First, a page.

Here again is a lovely old thing which I gave Mr. A. W. Moore (tune and all), for his collection of Manx Songs. But it is not Manx. How significant that is! Do try and find it in the remoter parts of Lancashire. It would be a priceless find, and go along way to settle the Lancastro-Manx question. But I will write it down; if you were here I would sing it.
Here comes three dukes [pron. looks] a-riding
With my ransee-tansee-tissimatee;
Here comes three dukes a-riding
With my ransee-tansee-tee.
Pray which of us will you have, sir,
With my ransee-tansee-tissinuatee;
Pray which of us will you have, sir,
With my ransee-tansee-tee.
I think I will have this one,
With my, etc.
You are all too black and too blousy,
With my, etc.
We are all too good for you, sir,
With my, etc.
There is a poem by Archdeacon Rutter (about 1685), which, I doubt not, you know. It is in vol. I. of The Manx Note Book. It praises the serenity and freedom from political strife which obtains in the Isle of Man. We have it in Manx and we have it in English. In both poems it is quite exquisite. The internal evidence would lead me to consider the English as the original, but it is a very delicate point of literary criticism. The Manx translator must have been an Al. I conjecture it was Philip Moore. Many years ago I submitted to George Borrow (Lavengro etc.) a number of Manx Carol Books. He pronounced then; to be, for the most part, from English originals. Of course you know they are sad rubbish.
And this leads me to the most important and striking part of your letter number two. The chilling influences which have withstood the free outpouring in song of the Manx genius. The Church - Bishop Wilson. Rutter was a genial old bird, but an old Oxford cavalier of the Lovelace, or, rather the Etheredge school . I don't believe he understood Manx, and in his time, I suspect the popular mind was on the whole guiltless of English. A clever, educated Manxman would translate Rutter's verses into Manx, but these are the aggrements of scholars, and could have no effect upon the people. We have evidence, though, that men like Moore and Deemster Heywood were interested in literature And we find this phenomenon just after the removal of Wilsonic severity, corresponding exactly with the more human episcopate of Hildesley. This is remarkably significant. These worthy men thought it worth their while to take down a fragment of an old Manx Epic from the lips of an aged countrywoman. This is the lucid interval. Then comes Methodism, and sweeps everything into the drag net of theological jargon. What chance had the wayside flowers A thing unheard of in the history of any other country we have no love song, no war song, except in obscure, precarious fragments. Nothing that expressses the heart of the people. Poor souls, they loved, even if they did not fight But love and hate alike went down beneath the Ecclesiastical harrows.
When we think of the rich profusion of our Border Ballads what are we to say of this Manx poverty ? It must have been a poor history, no great cause to fight for, no thrill, no glow. After all, what sparks of poetry can be kicked out of a football ? We were a football. And we were not big enough to have great families like those of the Border the Armstrongs, the Scotts the Robsons, with all their bards and minstrels. If we could get back into the early Derby period! But we can't. There, I suppose, we should find the pulse of a living nation, the love, the hate, but perhaps, after all, inarticulate. Had we any forms in which natural emotions could clothe themselves? I doubt it before the introduction of Anglo-Saxon, Irish? Ah, that is faraway. Heine, you recollect, speaks of that period as the era of 'kites and crows.' Perhaps we croaked! We certainly did not sing, or, if we did it was all drained off into the mediaeval midden, and is gone for ever. Spilt milk, or spilt muck. In any case irrecoverable, and no use crying over. Wealth, and the generous spirit that, sometimes, and in some races, accompanies it, seems always to have been wanting here. Hence no class of Bards, and without them (Fine . . illegible), the deeds of heroes and the heart-beats of the humble are alike forgotten, We speak of ourselves as an independent community, an Island Kingdom, but for at least nearly five hundred years we have been merely a Manor, and, at best, a poverty-stricken Manor, destitute of the rude splendours that lighten up the contemporary life of our neighbours.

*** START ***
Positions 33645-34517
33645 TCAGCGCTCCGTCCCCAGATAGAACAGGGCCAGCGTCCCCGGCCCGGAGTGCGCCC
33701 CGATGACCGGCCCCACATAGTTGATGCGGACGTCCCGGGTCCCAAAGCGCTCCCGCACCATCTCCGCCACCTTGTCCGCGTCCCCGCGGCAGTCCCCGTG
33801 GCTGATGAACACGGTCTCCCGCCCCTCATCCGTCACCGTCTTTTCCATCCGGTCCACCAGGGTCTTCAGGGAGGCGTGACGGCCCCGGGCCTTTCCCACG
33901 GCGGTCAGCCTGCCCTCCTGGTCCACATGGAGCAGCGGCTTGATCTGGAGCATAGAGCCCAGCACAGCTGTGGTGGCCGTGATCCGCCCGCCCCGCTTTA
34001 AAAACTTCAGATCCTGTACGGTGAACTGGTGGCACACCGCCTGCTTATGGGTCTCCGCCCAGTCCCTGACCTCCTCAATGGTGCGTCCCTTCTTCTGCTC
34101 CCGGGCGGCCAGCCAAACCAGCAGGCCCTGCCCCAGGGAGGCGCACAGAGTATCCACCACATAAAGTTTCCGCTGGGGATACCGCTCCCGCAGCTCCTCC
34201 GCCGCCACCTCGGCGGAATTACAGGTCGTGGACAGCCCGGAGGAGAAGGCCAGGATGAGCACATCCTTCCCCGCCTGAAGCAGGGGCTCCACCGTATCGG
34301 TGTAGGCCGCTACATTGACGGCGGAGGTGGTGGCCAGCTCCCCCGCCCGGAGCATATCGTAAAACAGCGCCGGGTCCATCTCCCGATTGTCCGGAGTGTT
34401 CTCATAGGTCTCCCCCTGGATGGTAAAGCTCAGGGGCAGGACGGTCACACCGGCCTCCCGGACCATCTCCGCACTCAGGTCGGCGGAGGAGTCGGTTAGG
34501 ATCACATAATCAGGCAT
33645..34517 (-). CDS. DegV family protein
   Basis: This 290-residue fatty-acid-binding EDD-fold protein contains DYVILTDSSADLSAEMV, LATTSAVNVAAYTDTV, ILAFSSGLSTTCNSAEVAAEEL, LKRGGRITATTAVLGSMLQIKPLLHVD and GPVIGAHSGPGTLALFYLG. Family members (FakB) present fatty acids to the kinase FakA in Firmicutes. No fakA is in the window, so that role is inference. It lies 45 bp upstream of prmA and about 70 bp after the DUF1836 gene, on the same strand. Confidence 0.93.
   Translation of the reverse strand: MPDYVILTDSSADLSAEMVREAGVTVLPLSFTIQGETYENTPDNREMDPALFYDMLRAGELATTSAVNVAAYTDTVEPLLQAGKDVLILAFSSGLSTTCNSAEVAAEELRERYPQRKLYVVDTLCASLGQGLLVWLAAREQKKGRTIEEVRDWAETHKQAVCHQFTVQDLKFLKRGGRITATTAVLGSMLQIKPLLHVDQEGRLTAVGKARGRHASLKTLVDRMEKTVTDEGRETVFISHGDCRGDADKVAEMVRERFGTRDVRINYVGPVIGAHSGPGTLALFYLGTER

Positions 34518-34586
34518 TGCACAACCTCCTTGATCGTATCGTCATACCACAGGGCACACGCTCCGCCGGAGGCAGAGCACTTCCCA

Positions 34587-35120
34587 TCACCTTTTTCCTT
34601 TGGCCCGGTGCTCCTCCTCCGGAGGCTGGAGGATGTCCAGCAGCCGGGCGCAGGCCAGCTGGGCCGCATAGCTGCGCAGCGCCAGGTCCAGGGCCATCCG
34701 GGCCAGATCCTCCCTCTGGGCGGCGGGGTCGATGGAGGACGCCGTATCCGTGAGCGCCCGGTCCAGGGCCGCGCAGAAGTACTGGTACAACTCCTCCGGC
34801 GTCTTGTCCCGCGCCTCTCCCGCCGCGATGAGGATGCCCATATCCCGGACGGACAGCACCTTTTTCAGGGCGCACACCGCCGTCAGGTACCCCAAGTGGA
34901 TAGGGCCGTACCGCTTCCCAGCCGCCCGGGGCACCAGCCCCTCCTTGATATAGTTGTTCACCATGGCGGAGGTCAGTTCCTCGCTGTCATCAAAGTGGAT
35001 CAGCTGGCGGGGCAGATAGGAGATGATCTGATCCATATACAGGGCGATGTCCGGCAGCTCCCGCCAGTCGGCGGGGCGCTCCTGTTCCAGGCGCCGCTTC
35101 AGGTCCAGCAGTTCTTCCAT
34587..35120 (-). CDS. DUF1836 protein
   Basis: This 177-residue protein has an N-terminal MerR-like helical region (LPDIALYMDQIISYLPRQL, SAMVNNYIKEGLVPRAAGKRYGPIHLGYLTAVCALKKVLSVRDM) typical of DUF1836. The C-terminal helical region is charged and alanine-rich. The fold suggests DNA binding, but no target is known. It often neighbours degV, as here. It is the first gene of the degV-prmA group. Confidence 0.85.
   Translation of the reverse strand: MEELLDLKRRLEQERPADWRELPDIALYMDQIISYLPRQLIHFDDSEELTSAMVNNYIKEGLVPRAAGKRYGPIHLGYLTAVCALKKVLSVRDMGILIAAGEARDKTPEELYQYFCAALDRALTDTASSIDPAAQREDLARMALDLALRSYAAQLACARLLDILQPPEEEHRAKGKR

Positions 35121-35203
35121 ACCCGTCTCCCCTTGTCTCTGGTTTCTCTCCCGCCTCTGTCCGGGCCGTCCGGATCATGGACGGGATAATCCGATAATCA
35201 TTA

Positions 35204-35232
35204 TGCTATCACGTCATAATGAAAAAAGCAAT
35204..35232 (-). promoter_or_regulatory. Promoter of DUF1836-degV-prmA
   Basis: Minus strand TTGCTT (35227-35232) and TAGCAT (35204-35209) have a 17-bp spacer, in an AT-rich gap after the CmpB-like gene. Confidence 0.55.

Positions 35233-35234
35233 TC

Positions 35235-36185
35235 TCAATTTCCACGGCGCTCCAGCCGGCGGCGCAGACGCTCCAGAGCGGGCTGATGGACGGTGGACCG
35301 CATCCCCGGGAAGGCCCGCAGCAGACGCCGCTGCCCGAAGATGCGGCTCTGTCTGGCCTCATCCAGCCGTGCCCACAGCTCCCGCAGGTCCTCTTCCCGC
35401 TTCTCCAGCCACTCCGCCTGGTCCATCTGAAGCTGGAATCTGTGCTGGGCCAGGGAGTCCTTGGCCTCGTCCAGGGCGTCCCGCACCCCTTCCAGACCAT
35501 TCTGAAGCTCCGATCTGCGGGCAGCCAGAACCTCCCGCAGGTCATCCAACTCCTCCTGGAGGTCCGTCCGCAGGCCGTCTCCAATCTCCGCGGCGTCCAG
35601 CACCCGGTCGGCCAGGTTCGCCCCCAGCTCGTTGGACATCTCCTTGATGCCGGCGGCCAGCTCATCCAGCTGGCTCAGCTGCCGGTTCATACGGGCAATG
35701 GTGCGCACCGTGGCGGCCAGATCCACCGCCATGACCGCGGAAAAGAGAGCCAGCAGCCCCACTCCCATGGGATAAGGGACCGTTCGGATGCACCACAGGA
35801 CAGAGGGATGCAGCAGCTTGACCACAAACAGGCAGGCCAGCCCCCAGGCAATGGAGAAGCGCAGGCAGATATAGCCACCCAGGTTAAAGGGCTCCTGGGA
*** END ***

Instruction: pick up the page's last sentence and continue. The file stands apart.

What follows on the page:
You have picked the plums of the Rydings' porridge. As a rule he is a perfect phonograph, and you can thoroughly rely upon him. He lives in a district which has preserved much that formerly was common to the whole Island. At the same time he is apt to carry things too far, and to neglect certain nicetiesof distinction. In going over his MS. I had to correct many of these errors. For instance, you quote his ger for get, but you must not suppose that this pronunciation is invariable. It only takes place before words beginning with a vowel- e.g., 'gerrout' for Get out,' not 'ger strong' 'get strong'; 'Nawthin' burra fool' is all right; 'None bur fools' would be a solecism. A lovely example is 'Norrabirravit,' which I write as one word, = 'Not a bit of it.'
I hope you will come and see me when next you visit the Island. Viva voce, these peculiarities are so much easier to discuss.Most truly yours,
T. E. BROWN.